The future of Click & Collect
by Mark Thomson. eCommerce is expected to account for 22% of global chain retail sales by 2023, reinforcing the move toward a seamless, omnichannel.Thursday, 24 Jun 2021
by Mark Thomson. Propelled by COVID-19, ecommerce is expected to account for 22% of global chain retail sales by 2023, reinforcing the move toward smooth, seamless, omnichannel interaction. Click & Collect is here to stay and has a promising future after the surge in ecommerce under lockdown globally. It has proven to be a flexible solution that offers numerous benefits to shoppers and retailers alike. Key facilitators of ecommerce success include adapted delivery solutions such as click & collect, which enables shoppers to pick up their orders in a safe and efficient way. They will typically buy online and pickup in store (BOPIS) or at a third-party location such as a post office or pick-up locker. Tested and strengthened over the last year, click & collect has proven to be a flexible solution that offers numerous benefits to shoppers and retailers alike.
Meeting customers wherever
One of the major trends shaping the global retail industry is the omnichannel transition. Driven by the rise of ecommerce and consumers’ evolving expectations, this trend compels retailers to embrace digitalisation to offer their customers a mix of digital and in-store shopping experiences. The growth of global ecommerce, coupled with the development of social media and other new forms of communication, has created a retail landscape in which customer centricity is no longer a point of distinction between competitors, but rather a necessity for any successful retail strategy. As the driving force behind the development of omnichannel shopping, consumers and their evolving expectations are defining the future of retail.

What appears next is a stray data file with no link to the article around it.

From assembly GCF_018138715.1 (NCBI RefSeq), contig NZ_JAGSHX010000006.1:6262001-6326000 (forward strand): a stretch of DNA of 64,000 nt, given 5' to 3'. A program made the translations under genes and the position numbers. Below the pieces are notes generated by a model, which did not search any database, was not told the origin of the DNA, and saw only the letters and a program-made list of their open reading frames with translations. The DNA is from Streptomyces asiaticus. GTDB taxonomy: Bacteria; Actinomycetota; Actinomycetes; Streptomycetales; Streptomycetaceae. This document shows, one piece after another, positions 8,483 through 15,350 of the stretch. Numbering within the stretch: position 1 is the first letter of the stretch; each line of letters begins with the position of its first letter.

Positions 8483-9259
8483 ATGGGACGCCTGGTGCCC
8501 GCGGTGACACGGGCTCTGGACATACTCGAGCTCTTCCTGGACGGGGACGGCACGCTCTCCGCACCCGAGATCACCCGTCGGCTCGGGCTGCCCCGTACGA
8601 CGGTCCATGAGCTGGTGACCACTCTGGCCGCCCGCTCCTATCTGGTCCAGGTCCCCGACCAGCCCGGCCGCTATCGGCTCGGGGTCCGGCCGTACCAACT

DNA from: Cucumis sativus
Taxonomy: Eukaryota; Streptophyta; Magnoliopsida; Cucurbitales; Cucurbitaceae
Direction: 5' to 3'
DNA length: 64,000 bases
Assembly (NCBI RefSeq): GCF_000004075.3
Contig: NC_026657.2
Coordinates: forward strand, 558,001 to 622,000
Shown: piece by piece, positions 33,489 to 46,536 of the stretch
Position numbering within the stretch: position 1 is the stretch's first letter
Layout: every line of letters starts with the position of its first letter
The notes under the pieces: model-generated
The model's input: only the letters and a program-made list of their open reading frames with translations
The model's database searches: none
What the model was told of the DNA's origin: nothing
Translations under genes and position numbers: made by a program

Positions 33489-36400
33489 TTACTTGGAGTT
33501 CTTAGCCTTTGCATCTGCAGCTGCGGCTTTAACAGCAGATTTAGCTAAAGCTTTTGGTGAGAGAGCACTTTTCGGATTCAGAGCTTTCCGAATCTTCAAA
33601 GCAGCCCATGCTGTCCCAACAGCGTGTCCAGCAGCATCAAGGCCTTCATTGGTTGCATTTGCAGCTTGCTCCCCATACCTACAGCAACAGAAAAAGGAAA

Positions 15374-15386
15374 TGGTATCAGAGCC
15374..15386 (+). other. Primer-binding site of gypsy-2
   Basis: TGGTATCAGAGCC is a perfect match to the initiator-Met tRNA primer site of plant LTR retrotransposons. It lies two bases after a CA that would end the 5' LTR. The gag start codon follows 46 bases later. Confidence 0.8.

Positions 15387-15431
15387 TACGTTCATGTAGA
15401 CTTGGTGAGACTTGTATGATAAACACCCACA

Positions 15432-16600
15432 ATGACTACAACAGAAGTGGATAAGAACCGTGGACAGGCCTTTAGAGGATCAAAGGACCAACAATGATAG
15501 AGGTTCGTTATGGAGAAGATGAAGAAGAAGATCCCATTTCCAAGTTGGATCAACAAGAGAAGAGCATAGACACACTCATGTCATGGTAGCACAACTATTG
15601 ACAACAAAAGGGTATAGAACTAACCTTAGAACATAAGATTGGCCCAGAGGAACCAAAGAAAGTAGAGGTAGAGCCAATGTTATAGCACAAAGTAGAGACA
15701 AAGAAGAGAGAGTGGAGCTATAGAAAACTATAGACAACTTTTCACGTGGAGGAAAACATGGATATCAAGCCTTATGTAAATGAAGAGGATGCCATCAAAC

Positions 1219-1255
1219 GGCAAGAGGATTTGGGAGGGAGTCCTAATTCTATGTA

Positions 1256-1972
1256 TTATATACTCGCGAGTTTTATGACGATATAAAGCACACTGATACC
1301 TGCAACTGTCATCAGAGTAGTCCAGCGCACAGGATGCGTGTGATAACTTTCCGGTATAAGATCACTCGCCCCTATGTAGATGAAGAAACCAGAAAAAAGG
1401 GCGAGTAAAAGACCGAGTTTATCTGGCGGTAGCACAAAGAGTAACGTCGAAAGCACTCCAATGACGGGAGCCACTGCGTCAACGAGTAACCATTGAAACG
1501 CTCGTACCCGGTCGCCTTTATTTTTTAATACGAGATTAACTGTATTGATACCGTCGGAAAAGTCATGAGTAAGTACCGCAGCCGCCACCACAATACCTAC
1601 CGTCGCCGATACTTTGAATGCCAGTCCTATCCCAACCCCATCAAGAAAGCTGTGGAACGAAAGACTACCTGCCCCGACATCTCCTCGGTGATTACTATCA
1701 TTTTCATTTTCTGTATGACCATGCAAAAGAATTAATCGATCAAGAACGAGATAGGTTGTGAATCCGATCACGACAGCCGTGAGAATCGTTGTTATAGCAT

If customer centricity is the new normal, retailers must first understand what customers expect from their shopping experience. Even without considering the amplifying effect of the pandemic, demand for self-service and contactless shopping options, increased inventory visibility, and home delivery services have steadily grown. Increasingly, shoppers are becoming more comfortable with ecommerce, which has enjoyed nearly uninterrupted growth since its inception. They also expect their online shopping experiences to be smooth and convenient from start to finish. This means retailers must offer more than just a streamlined, user-friendly interface. They also need to provide multiple payment methods, flexible delivery options, and easy returns. Indeed, the final step in the online shopping experience can be a decisive moment in the customer experience, which is why click & collect is so well suited to the modern marketplace.
Designed for convenience and flexibility, the click & collect approach gives consumers greater control over their delivery experience. Shoppers can choose where and when to pick up their orders, with the added benefit of being able to return any unwanted items to the same location, even if that location is a post office. For retailers, click & collect can cost less than typical deliveries, as it allows for order consolidation, which simplifies logistics, and considerably reduces the frequency of failed deliveries. By eliminating those, retailers can also eliminate the resulting processing costs.